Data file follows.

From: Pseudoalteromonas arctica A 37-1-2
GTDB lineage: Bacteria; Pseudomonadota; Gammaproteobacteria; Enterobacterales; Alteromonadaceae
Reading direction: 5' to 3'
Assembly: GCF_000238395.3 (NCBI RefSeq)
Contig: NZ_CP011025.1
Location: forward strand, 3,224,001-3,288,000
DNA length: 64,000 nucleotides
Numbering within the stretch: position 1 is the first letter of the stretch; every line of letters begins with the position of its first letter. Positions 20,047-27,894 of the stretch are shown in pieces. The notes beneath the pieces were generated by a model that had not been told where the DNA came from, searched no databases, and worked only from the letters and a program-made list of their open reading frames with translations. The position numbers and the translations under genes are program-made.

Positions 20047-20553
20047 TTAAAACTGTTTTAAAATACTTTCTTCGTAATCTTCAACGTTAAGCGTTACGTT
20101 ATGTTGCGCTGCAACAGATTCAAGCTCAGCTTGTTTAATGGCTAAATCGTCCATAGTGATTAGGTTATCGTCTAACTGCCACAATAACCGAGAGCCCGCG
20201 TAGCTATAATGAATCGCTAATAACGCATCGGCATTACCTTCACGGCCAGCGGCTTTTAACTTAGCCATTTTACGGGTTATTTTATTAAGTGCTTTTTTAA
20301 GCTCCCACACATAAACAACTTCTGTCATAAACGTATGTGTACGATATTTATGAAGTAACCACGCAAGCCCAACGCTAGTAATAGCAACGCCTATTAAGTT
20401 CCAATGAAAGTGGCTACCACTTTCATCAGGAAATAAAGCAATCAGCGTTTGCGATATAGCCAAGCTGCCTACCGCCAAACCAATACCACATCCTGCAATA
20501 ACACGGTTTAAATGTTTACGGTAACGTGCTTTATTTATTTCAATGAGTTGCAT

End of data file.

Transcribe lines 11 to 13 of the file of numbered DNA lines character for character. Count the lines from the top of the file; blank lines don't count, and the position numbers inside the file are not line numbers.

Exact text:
20101 ATGTTGCGCTGCAACAGATTCAAGCTCAGCTTGTTTAATGGCTAAATCGTCCATAGTGATTAGGTTATCGTCTAACTGCCACAATAACCGAGAGCCCGCG
20201 TAGCTATAATGAATCGCTAATAACGCATCGGCATTACCTTCACGGCCAGCGGCTTTTAACTTAGCCATTTTACGGGTTATTTTATTAAGTGCTTTTTTAA
20301 GCTCCCACACATAAACAACTTCTGTCATAAACGTATGTGTACGATATTTATGAAGTAACCACGCAAGCCCAACGCTAGTAATAGCAACGCCTATTAAGTT